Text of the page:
The process of becoming older, a process that is genetically determined and environmentally modulated.
The AARP Web site maintains a valuable source of information about aging and the concerns of people ages 50 and older, with four main areas of interest: Health and Wellness, Economic Security and Work, Long-term Care and Independent Living, and personal enrichment.
The Administration on Aging's Web site provides links to an array of organizations and online publications that address different aspects of aging, such as health, retirement and financial planning, housing concerns, elder abuse, exercise, and medicare rights.
The American Society on Aging provides comprehensive information about topics in the field of aging. The Society offers print and online publications; information about related events and conferences; and specific resources for members, students, and the media.
The American Psychological Association’s Office on Aging provides online resources for a broad audience, including seniors and their families, policymakers, and healthcare professionals. A wide range of free brochures, guides, and other helpful resources are available.
ElderWeb is a research site for professionals and family members looking for information on eldercare and long term care. The site includes links to information about legal, financial, medical, and housing issues, as well as policy, research, and statistics.
FirstGov is a useful general government resource guide for senior citizens. It offers links to validated sites in a variety of areas including health, education and training, retirement planning, tax assistance, work and volunteer opportunities, and travel and leisure.
The American Geriatrics Society Foundation for Health in Aging sponsors this go-to site for information about aging and health, geriatric care, medications, and care options.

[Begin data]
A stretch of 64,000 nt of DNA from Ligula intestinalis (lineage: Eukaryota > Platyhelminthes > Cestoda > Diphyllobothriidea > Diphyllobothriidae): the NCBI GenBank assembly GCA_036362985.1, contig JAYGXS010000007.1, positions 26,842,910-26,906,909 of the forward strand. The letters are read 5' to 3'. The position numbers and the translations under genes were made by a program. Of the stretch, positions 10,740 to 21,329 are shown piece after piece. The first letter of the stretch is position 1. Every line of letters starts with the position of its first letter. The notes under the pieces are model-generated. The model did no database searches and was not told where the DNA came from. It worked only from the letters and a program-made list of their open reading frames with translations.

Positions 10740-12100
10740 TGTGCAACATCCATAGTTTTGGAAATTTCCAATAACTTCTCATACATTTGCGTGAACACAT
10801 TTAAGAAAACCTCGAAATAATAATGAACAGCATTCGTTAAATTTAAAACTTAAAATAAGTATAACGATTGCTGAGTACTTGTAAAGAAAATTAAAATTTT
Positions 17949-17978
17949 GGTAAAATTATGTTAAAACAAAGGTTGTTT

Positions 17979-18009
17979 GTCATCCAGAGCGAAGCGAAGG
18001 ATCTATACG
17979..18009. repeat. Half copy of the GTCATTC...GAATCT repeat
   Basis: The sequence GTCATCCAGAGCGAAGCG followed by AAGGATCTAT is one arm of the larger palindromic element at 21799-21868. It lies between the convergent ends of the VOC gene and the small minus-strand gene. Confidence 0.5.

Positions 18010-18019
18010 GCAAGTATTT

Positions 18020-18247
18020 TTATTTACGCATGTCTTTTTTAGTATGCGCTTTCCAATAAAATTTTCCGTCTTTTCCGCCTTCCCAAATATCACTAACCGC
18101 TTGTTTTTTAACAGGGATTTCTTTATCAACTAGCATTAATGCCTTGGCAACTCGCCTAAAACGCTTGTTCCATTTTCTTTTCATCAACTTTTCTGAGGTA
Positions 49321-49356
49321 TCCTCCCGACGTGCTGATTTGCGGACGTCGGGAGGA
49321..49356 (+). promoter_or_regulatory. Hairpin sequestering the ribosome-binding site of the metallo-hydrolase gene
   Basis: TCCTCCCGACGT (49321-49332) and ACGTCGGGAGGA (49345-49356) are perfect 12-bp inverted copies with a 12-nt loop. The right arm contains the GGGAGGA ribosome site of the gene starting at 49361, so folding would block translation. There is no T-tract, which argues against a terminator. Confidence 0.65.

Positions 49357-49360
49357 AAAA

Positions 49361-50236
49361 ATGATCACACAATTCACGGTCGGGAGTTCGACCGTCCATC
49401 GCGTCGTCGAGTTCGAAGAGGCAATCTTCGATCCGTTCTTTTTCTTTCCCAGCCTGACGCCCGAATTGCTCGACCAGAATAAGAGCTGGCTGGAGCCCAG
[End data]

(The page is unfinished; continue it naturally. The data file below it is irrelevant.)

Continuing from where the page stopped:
The NIA supports and conducts genetic, biological, clinical, behavioral, social, and economic research related to the aging process. Its site contains a wealth of information about the aging process, including age-related diseases, for older adults, families, caregivers, and research scientists.
The NRTA: AARP's Educator Community site provides articles and resources about a variety of topics, including health, education, and travel. The "Staying Sharp" series contains hints on maintaining cognitive fitness at age 50+, while links to local Retired Educators Associations connect visitors to active and retired teachers in their area.
The Dana Alliance for Brain Initiatives' Staying Sharp program includes live public forums, printed and printable resources, and videos.
Recent research provides strong evidence that
pollutants cause harms, and suggests underlying pathways and mechanisms.
Medical problems ranging hearing loss to Alzheimer's disease can be treated with a "replacement parts" or "extended warranty" strategy.
Is there a link between a father’s age and his child’s vulnerability to
psychiatric problems? Two recent studies suggest that children born to
middle-aged men are more likely than their older siblings to develop a range of
mental difficulties, including bipolar disorder, autism, and schizophrenia.
Even without a disease such as Alzheimer’s, the aging brain does show signs of wear. Researchers look to the molecular level to see if they can slow the ‘normal’ progress.
To tease out what distinguishes the aging brain from the diseased brain, researchers are collecting reams of data, from types of neurons in the brain to changes in people’s behavior.
Researchers find that manipulating a region in the hypothalamus dramatically extended the lifespan of mice. Might such a tweak extend life and health in humans, too?